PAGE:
In the pre-tipoff hype at Bankers Life Fieldhouse, the scoreboards used to display a video designed to arouse the passion of the assembled crowd. “In 49 states, it’s just basketball,” intoned the narrator. “But this is Indiana.”
Nice thought. If only it applied to the team it was meant to promote.
Our high-school basketball scene remains robust (if diluted by a much-maligned multi-class tournament). The pipeline of local talent is as full as ever (read: “Yogi” Ferrell). And with the resurgence of IU, the steadfast excellence of the Boilermakers, and the rise of Butler’s Bulldogs to big-time prominence, the college game continues to woo us. Yes, this is Indiana, and hoops do still hold a special place in our hearts.
But what about our pro basketball franchise? Don’t you remember? The one born here 45 years ago on little more than a few dollars and a big dream? The one that helped Indianapolis elbow its way into national consideration as a sports town by winning three ABA titles in a span of four years? The one whose success spurred the construction of Market Square Arena, the retro-classic Fieldhouse—regarded by many as the finest basketball venue in the country—and, ultimately, downtown revitalization? The one that brought home a favorite son named Larry Bird, who then, as head coach, led the team to the city’s first championship appearance in any of the major professional sports leagues? The one that, while the Colts languished in mediocrity, delivered all those priceless Miller Time moments, “Spiked” the big-city New York Knicks, and emboldened us to shed our Indy-feriority complex?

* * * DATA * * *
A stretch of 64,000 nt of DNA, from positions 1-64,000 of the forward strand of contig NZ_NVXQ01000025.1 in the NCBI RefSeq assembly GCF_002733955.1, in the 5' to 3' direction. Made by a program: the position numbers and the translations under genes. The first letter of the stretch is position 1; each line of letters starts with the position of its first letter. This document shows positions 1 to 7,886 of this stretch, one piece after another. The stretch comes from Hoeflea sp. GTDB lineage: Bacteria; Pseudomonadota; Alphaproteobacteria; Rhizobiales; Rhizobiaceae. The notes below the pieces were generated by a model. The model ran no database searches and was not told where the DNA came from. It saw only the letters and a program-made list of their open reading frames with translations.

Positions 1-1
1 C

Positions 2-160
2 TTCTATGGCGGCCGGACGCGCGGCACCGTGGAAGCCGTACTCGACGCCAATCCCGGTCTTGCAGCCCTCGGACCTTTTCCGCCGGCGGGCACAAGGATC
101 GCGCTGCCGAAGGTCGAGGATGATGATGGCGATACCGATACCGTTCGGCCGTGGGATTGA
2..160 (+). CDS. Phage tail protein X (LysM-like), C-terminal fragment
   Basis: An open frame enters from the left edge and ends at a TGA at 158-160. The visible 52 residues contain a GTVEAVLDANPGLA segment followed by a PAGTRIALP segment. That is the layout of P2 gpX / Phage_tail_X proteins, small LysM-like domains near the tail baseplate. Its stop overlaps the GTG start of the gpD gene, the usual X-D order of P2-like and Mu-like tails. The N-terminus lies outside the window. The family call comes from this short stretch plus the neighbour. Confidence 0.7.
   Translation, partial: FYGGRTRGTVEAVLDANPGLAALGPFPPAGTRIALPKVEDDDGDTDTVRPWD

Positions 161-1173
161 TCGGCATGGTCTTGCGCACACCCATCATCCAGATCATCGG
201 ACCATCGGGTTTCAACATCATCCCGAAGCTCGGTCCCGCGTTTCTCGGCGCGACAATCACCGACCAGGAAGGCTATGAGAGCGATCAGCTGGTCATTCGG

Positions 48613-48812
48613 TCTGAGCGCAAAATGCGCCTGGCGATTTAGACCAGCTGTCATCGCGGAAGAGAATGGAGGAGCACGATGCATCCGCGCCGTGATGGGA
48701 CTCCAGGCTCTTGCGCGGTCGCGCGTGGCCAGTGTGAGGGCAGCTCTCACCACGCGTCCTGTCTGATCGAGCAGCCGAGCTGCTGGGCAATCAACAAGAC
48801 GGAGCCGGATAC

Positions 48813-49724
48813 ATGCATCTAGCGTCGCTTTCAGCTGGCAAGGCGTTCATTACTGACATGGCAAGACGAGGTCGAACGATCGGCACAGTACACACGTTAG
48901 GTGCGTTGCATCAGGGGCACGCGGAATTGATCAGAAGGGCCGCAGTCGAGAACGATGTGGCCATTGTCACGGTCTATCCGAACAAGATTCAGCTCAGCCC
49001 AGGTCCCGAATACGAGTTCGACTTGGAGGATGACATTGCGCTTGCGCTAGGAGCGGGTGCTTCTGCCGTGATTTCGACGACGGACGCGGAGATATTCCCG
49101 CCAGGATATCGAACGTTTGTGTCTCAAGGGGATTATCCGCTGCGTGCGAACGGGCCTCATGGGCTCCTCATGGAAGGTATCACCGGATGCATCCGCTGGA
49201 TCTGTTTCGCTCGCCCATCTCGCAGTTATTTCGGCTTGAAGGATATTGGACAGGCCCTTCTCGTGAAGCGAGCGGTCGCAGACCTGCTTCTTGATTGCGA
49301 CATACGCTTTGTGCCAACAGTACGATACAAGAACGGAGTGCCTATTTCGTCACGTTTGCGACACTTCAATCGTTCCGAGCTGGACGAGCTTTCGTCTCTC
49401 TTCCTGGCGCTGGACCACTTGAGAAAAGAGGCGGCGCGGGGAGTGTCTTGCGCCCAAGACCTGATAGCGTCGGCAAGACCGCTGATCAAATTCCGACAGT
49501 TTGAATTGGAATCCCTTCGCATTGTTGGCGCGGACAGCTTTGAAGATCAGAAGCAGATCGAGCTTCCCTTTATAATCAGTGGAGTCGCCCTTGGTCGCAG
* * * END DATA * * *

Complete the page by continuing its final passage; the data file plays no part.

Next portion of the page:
What about the Pacers?
Here’s what: On a cold November night in 2004—in Detroit, no less—it all went to hell. And it’s been hell getting back. When Ron Artest and Stephen Jackson charged into the stands at the Palace of Auburn Hills to assault spectators—inebriated, jeering spectators, but paying customers nonetheless—we saw a side of the team we didn’t like (and my brother works for the Pacers). When a few misfits engaged in gunplay outside a strip club during training camp and, later, near a downtown hotel, it began to seem as if high-profile defense attorney Jim Voyles was on speed dial for half the Pacers roster. The old flame flickered and blew out. In disgust, we dismissed the entire lot as “thugs.” There was little reason to bring back that lovin’ feeling, either. Reggie—dear, dear Reggie—retired. With the organization mired in expensive, multi-year contracts on ho-hum players, we suspected that the brain trust neither had brains nor could be trusted. When Bird promised he had a plan and asked for our patience, we yearned instead for the quick fix. We wondered if Larry was more lame than legend.
All the while, a quarterback from New Orleans was leading the Colts, who could barely sell out a game in the Pacers’ heyday, to the top of the mountain. The town bled blue while the blue-and-gold bled red ink—posting an operating loss of $12 million in 2006 alone, according to Forbes—and limped through five straight losing seasons between 2006 and 2011. The tables had turned so much, we half-expected the Colts’ marketing folks to unveil a pregame video of their own at Lucas Oil Stadium: In 49 states, it’s just football ...
Sadly, the loudest home crowds the Pacers play for are Chicago fans who take over the building when the Bulls come to town.